Sharding the IOTA Tangle Effectively

The full article was originally published by Eukaryote on Medium. Read the full article here.

The IOTA tangle is an incredibly innovative data structure which eliminates the need for expensive and/or centralizing PoW/PoS-based synchronization. However, there’s one pertaining problem with it: The IOTA Tangle is currently stored on every single node, in full, which requires the database to be pruned (i.e snapshotted) regularly, which is an inelegant solution to the problem as we want data stored in the Tangle to, ideally, last forever (or at least a reasonably long time), in much the same way as in a blockchain.

When we shard the Tangle, we want to create many smaller subsections of the larger Tangle in a way such that each node needs to make as few calls to other nodes as possible, and without compromising the collective strength of a large Tangle. We can accomplish this through clever definition of shards, ensuring as little ambiguity as to the location of any transaction as possible.

We may first consider sharding the Tangle by transaction hash, such that every shard keeps transactions whose hashes fall in a certain range. If there are t total shards and a total transactions, this allows nodes to only keep a/t transactions, which reduced the storage space needed. Additionally, each node only needs to know about transactions in its shard, so nodes only need to broadcast transactions to neighbors of the corresponding shard. However, this poses a major problem: how to check double spends. As the number of shards increases, so does the number of neighbors contacted in order to verify a transaction, as we need to contact neighbors of every shard to find transactions by address. As the number of shards scales, this may become simply too expensive.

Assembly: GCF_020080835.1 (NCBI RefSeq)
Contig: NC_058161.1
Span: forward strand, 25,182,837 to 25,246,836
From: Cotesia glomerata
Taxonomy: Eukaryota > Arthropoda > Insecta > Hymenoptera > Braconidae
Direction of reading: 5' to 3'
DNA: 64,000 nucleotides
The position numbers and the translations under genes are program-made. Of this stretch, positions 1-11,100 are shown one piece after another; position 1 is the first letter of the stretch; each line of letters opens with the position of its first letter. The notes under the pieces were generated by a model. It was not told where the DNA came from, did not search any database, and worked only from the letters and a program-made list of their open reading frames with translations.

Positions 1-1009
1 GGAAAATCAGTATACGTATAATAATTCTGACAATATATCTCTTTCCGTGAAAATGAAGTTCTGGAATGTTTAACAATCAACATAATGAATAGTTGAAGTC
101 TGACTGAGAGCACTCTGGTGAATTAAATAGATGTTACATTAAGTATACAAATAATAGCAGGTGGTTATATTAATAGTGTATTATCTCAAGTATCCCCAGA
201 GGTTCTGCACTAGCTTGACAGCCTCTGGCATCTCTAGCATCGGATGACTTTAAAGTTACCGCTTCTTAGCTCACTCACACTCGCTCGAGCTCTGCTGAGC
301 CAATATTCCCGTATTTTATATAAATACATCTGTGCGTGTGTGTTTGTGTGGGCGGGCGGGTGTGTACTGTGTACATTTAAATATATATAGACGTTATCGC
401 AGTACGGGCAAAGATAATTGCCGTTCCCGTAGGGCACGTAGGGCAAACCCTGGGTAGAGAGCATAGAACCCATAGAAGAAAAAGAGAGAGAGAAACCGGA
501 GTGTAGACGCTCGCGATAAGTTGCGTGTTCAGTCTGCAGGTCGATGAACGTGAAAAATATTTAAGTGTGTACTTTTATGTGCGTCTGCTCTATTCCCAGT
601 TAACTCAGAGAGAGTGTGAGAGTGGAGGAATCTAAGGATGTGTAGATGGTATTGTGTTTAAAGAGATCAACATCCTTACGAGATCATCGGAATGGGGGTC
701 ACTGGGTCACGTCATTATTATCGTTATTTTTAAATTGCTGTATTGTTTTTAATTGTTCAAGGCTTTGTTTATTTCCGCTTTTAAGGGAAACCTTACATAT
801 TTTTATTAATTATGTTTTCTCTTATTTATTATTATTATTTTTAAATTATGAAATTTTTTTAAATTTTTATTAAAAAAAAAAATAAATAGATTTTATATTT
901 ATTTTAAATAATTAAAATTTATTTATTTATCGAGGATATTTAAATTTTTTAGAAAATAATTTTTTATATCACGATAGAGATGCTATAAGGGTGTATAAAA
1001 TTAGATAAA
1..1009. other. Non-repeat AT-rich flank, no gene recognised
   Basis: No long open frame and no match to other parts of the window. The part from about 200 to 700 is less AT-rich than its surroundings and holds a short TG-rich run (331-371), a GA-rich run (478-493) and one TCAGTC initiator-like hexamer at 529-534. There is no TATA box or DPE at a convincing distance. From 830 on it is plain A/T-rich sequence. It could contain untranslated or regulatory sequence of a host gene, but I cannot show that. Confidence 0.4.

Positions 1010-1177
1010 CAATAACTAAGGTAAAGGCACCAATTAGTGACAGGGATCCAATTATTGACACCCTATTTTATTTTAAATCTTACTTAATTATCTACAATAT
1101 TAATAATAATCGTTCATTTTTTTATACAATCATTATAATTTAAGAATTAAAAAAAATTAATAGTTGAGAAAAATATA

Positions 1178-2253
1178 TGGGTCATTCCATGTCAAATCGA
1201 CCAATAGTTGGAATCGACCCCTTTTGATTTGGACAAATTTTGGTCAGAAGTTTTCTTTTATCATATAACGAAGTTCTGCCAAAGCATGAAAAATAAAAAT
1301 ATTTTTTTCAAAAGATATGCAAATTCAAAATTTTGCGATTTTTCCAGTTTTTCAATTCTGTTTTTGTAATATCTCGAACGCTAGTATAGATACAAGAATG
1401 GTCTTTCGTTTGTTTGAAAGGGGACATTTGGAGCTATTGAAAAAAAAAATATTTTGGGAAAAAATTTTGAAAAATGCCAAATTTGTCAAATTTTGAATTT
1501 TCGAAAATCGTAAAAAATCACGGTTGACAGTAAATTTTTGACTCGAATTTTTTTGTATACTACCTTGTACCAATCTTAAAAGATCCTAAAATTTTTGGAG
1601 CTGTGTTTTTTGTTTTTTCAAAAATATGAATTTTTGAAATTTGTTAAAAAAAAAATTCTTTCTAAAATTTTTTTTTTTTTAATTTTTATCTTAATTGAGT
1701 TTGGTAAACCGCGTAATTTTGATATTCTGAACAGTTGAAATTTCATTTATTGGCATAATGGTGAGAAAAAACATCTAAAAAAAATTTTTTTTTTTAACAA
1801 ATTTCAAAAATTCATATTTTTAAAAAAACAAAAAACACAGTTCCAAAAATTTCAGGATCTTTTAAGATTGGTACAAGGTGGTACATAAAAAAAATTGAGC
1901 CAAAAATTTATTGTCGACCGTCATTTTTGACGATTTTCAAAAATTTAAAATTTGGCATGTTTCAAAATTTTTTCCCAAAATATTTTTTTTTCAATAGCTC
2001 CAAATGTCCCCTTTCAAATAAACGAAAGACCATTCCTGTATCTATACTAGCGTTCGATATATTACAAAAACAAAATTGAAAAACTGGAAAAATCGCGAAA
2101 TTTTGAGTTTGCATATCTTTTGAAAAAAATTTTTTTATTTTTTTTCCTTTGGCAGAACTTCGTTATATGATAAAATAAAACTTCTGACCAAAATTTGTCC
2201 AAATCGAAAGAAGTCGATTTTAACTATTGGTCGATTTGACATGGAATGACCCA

We can also shard the Tangle by address hash, an arguably more logical way to subdivide the Tangle. This solves the problem of double spend checking, at the expense of transaction retrieval, as the node has to ask every single shard for transactions.

So, what if we shard by multiple features? If each node stores all the transactions with hashes in a certain range or transactions with address hashes in a certain range, then each shard can lookup by address hash and transaction hash, without needing to contact every neighbor. In addition, as there will be overlaps between the address range and the transaction range, the amount of transactions that need to be stores is less than or equal to (a/t)*w (there is a method for a calculation of the mean expected transactions per node), where w is the number of different features (i.e Transaction Hash, Address Hash, Approvee Hashes, Bundle Hash).

Several optimizations could be made to the IOTA Implementation to accommodate this better. A must is automatic peering (such as provided by Nelson), and the ability to only send and receive transactions with peers on the same shard, and only communicate with peers on different shards to verify transactions, obtaining other shards’ tips to confirm, and looking up transactions not in the current shard. This means that there could be dozens of shards and a node could have hundreds of neighbors while only maintaining an active connection with a few of them, allowing for the network to scale much better, as well as making running a full node much more practical, and with uptime limits lifted by automatic peering, making every wallet a full node could become practical again. This is by no means a perfect approach, but it brings to light the possibility of sharding in IOTA.

The biggest limit of blockchain is the requirement of every node to store, transmit, and validate every transaction, leading to centralization and scaling problems. The biggest advantage of Tangle is its relative partition tolerance and flexibility. By leveraging that, we can make every node only store a portion of the Tangle, and only receive some transactions while not compromising the innate efficiency of the Tangle. Let’s improve what we do best.

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The full article was originally published by Eukaryote on Medium, where people are continuing the conversation by highlighting and responding to this story.

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